Ask A Science Question!

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Lyah
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Re: Ask A Science Question!

Post by Lyah » 02/04/14

Next!

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Re: Ask A Science Question!

Post by Psia » 02/05/14

What was Kiri-kin-tha's first law of metaphysics?
"The food is good, the wine is excellent, the staff timely. All that is lacking is your company." - EQ2 Raven Mythic FAQ

"Let me tell you something. Don't. Don't let them promote you. Don't let them transfer you, don't let them do anything that takes you off the bridge of that ship, because while you're there, you can make a difference." - Kirk to Picard, Star Trek Generations

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Re: Ask A Science Question!

Post by Shizouka » 02/05/14

Nothing unreal exists.


....from memory even.

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Re: Ask A Science Question!

Post by Shizouka » 02/12/14

Here is a tricky question, one I don't know if anyone has any insight on. It might be something to ask an actual astrophysicist.

The Hubble Deep Field shows us images of thousands of thousands of galaxies and star systems out to around 13 billion years distant. These are many enormous galactic structures holding trillions of stars. Amazingly awe inspiring.

We also know that there are a lot of ideas about the structure of our universe, how space is expanding, weither it will contract or disperse out into nothingness. The current science suggests it might not contract again, but spread out infinitely.

Though, the thoughts that occupy me here, could some of these images of stars and galaxies be reflections of other stars and galaxies, many billion years distant in the past? Could there be a possibility that on the peripheries of our universe, light is warped back around, madly faint, but still holding images of some of these ancient stellar structures?

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Re: Ask A Science Question!

Post by Lyah » 02/12/14

Well, I think the chances of that are unlikely... anything that would be a reflection would have a noticeably reversed Doppler shift, for one thing. Also, a curved reflection would come back with a characterize-able distortion that would be detectable. I think those would be the two most detectable signs of reflected light.

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Re: Ask A Science Question!

Post by Shizouka » 02/13/14

That is the thing, I'm not sure you would get those if it is the fabric of space that that is curved in on itself. Light would just unwittingly continue to move, blissfully unaware.

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Re: Ask A Science Question!

Post by Lyah » 02/13/14

Shizouka wrote:That is the thing, I'm not sure you would get those if it is the fabric of space that that is curved in on itself. Light would just unwittingly continue to move, blissfully unaware.
I'm really not sure what you're getting at, or how you are picturing this. Let me sum up the way the universe as we understand it is, and then maybe you can better explain what your theory is:

We actually live in a universe of 4 spatial dimensions, it's just that you don't notice this 4th dimension of spacetime, because it's only visible on a massive scale. Think of our normal 3D universe as being stretched on balloon. That balloon is the 4th dimension of spacetime. Now fill that balloon with a bunch of dots to represent galaxies.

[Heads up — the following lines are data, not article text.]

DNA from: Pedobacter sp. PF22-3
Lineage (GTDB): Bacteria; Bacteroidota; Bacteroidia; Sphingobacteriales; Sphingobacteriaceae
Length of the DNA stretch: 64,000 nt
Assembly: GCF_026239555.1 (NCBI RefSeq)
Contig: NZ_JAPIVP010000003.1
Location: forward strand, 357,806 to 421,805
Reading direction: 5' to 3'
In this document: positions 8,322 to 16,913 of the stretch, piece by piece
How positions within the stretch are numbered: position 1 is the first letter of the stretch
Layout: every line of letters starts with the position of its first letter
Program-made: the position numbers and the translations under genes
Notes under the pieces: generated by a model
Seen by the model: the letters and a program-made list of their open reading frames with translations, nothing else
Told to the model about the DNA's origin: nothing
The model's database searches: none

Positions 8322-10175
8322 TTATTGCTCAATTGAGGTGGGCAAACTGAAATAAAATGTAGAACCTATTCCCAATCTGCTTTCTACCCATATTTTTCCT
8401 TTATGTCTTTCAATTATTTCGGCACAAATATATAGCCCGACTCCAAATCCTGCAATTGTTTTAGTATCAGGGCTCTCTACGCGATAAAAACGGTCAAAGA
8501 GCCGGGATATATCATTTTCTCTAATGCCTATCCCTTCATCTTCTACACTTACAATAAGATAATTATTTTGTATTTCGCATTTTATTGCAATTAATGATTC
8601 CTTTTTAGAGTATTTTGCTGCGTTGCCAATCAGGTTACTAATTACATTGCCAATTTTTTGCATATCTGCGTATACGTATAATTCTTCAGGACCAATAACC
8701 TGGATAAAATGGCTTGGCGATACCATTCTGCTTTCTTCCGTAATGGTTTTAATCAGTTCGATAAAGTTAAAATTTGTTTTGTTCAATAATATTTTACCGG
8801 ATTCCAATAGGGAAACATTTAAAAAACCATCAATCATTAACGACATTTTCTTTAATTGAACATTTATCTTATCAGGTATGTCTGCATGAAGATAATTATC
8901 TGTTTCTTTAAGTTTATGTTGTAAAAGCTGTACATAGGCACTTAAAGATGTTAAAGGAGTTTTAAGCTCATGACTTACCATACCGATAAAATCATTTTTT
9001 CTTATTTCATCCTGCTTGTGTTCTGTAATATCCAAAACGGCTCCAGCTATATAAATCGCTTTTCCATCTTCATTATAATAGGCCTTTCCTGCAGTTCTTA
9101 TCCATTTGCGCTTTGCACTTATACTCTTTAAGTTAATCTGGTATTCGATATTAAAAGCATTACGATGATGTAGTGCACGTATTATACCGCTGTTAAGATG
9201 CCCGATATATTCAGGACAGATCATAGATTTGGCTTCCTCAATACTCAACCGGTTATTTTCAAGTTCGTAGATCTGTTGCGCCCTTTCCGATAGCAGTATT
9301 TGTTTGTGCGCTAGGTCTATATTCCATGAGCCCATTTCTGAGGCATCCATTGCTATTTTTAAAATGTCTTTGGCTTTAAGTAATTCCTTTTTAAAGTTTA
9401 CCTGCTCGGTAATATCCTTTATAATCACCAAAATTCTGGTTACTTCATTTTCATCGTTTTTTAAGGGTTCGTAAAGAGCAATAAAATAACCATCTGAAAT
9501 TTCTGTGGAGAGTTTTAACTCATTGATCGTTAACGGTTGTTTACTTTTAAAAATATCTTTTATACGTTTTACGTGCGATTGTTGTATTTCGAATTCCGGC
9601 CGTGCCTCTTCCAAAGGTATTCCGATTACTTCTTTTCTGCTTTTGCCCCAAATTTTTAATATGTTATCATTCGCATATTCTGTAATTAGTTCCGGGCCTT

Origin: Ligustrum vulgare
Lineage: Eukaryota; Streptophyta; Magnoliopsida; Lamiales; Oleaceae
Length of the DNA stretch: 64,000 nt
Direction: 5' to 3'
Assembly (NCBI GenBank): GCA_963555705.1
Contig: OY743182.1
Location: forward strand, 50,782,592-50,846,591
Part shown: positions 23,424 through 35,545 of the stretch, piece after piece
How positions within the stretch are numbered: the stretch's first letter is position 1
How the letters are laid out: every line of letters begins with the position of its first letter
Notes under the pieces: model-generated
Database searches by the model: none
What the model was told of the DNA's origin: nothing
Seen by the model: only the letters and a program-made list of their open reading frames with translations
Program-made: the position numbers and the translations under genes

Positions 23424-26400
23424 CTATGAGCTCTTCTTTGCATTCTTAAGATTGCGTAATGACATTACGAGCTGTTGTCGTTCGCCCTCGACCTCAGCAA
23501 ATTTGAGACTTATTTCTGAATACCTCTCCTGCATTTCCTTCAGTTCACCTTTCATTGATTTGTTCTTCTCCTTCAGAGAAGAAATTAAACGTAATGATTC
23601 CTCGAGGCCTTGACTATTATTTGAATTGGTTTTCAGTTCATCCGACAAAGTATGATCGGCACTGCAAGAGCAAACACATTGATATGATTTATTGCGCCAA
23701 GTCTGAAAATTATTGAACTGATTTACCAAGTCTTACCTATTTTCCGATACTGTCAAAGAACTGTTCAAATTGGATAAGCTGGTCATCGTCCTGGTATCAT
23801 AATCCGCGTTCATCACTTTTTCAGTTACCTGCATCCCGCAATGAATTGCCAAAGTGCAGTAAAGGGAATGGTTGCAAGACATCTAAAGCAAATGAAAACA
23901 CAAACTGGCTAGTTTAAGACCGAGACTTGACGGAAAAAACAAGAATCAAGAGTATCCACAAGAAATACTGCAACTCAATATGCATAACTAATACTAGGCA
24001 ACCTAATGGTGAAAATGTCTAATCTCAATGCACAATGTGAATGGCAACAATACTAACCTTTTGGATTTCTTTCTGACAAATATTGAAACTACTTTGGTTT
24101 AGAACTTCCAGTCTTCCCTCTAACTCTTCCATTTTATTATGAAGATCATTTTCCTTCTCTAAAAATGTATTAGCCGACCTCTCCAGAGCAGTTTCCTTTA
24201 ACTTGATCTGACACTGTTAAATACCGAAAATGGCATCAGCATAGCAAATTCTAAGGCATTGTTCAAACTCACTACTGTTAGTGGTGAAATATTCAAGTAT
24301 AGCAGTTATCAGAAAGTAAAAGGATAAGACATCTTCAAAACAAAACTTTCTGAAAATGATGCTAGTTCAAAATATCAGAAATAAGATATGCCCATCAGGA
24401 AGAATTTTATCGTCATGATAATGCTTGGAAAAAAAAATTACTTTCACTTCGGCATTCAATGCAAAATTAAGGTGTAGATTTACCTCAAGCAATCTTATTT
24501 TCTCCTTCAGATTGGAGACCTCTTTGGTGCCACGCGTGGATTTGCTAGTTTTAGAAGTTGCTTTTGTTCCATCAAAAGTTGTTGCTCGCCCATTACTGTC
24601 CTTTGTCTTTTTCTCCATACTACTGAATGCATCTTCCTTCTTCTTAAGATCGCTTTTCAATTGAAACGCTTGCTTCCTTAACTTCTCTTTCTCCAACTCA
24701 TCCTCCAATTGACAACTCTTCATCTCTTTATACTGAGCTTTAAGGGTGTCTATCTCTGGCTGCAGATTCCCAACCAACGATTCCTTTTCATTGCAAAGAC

As the balloon expands, every dot moves away from every other dot. There is no "center of the universe" because the universe has no center. No matter what galaxy you look at, they are ALL receding from us, as if we had made some galactic faux paux. But, the same thing would happen no matter where in the universe you position yourself. Every galaxy is receding away from every other galaxy, just like the dots on a balloon are all expanding away from each other as you inflate the balloon.

Your idea of some of the images of the Hubble Deep Field being "reflections" doesn't quite jibe with me, because I can't envision what you're seeing as causing this light to reflect back. But... since all legitimate light sources are moving away from us, we'd definitely notice any reflections moving towards us because of the inverted doppler shift.

Likewise, if light were somehow traversing the balloon such that it was warping all the way around from the other side, that light would still give the impression of an object coming towards us instead of away like we expect, and give itself away in the form of a doppler shift inversion.

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Re: Ask A Science Question!

Post by Sairina » 02/14/14

How is it the owl do?

>.>

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Re: Ask A Science Question!

Post by Lyah » 02/14/14

Sairina wrote:How is it the owl do?

>.>
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Re: Ask A Science Question!

Post by Kirath » 02/14/14


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Re: Ask A Science Question!

Post by Lyah » 02/14/14

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Re: Ask A Science Question!

Post by Sairina » 03/05/14

^^

Finally someone gets to True Facts about The Owl.


Remember kids, don't do drugs! An owl may just rip your face off.

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Re: Ask A Science Question!

Post by Lyah » 03/06/14

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Re: Ask A Science Question!

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Re: Ask A Science Question!

Post by Zilvrae » 03/07/14

I'd like to revisit Shizouka's question, as I think I do have a visualization of it.

Let's go back to the analogy of a balloon covered in galaxies. Now imagine there's a drop of water inside the balloon. If you swirl the balloon, the drop of water will race around the inside surface of the balloon in circles.

Now zoom in to the perspective of the water drop. As far as it is concerned, it is traveling nonstop along a continual path. As it never bounces off anything, there is no distortion from reflection.

From the perspective of any of the galaxies on the balloon, they see a seemingly infinite number of water drops passing them, and might wonder where all these water drops are coming from (if a spot on a balloon were capable of abstract thought).

Only from the perspective of the person swirling the balloon is it obvious there's only one drop and it's going around in a circle.

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Re: Ask A Science Question!

Post by Lyah » 03/07/14